For one thing, I didn't wear my heart monitor and (sorry guys, overshare) I loosened the hook on my running bra before the swim. This way I had nothing that felt like it was constricting my chest. I also was able to warm up for about 10 minutes in the smaller (25 yd) warm-up pool about 45 minutes before the race started. I'm not sure that actually did any good, but I felt like it did.

I was glad I have been working on breathing out of both sides, because I got next to someone for at least 25 yards who was splashing like a maniac on my right side, forcing me to breathe to my left. It wasn't my preference, but I was able to handle it no problem.

Everything got a little jammed up at the end trying to get out of the pool. I should've just jumped up on the wall rather than waiting to use the ladder.

Total Time: 9:04 

Evidently transitions are just not my thing. It took me even longer in this transition than in my race a couple of weeks ago! Unbelievable.

I am proud to say I faced the correct way on the bucket this time, so I wasn't reaching around behind me trying to find my stuff. My fingers weren't working too well because of the cold (low 50s, and I was soaking wet) and I ended up hardly getting my feet dried off at all. But -- helmet and sunglasses on, socks and bike shoes on and I was ready to go.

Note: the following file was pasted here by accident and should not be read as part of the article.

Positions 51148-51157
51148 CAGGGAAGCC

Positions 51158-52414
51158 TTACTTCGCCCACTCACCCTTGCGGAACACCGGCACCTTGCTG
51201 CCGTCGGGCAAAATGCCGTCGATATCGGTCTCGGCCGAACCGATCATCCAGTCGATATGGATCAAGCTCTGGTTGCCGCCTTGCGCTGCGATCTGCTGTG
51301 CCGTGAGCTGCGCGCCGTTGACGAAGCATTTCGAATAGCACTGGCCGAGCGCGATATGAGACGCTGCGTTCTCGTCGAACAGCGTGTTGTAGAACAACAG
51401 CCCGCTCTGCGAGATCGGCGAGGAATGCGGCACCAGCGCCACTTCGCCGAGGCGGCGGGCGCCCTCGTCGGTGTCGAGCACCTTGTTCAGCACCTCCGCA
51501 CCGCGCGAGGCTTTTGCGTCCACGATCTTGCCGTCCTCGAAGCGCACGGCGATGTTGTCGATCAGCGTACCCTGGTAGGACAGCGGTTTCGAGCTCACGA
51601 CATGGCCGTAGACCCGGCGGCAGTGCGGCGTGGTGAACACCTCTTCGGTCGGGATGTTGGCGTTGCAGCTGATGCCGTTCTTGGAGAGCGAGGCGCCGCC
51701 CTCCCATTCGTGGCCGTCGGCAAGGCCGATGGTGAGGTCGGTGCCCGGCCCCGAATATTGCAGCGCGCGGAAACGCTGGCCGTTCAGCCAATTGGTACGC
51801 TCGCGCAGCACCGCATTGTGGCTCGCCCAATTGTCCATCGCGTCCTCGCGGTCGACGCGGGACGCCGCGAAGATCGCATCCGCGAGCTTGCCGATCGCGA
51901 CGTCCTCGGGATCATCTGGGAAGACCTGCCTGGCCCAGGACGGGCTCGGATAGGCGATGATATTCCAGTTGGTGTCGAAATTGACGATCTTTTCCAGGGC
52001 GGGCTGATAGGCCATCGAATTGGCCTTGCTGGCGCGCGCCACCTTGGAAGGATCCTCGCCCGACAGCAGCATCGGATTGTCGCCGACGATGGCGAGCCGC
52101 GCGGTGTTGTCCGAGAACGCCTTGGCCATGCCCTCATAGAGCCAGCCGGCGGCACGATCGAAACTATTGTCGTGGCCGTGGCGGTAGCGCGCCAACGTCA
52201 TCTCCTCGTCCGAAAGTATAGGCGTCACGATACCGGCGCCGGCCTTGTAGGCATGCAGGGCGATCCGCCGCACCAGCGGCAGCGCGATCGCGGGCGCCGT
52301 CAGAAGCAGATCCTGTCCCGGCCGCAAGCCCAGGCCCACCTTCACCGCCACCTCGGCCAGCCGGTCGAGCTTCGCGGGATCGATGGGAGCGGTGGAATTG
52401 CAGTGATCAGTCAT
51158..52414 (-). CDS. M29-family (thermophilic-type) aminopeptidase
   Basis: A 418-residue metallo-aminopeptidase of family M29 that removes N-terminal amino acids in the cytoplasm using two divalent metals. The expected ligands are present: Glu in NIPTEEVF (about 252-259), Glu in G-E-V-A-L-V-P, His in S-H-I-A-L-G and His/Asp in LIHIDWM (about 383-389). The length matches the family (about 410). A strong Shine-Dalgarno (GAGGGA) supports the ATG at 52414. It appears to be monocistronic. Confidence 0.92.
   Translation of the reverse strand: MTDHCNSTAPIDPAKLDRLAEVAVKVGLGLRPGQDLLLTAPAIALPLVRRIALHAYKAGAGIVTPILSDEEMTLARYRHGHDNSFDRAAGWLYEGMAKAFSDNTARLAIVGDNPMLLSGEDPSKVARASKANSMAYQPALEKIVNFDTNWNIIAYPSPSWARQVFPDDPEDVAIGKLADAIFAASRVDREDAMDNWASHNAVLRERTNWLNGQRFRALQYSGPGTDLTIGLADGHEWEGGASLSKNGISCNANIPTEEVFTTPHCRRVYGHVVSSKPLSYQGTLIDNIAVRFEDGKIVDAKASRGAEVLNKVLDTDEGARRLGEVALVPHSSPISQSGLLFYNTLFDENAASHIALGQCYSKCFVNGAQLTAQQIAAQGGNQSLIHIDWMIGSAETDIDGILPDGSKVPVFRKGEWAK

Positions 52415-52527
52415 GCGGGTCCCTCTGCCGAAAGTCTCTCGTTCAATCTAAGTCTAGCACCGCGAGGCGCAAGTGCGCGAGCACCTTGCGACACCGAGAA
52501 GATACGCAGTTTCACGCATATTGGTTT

My real problem began when I noticed my HR monitor belt laying over my handle bars as I was running (in my bike shoes -- not fun) through transition. I had made it about 100 yards when I saw the HR monitor (which I had decided earlier not to use in this race because it gave me fits last time; plus, it's a sprint -- who cares about HR?). I knew I had to do something with it; I couldn't just keep it laying over my handle bars.

Sitting here at my computer, all nice and dry and warm with no pressure, I can clearly and easily figure out multiple things I could've done with the HR belt:
  • Put it around my waist as a belt
  • Looped it around my arm multiple times -- annoying, but not problematic
  • Handed it to a volunteer and asked them to stash it at the transition tent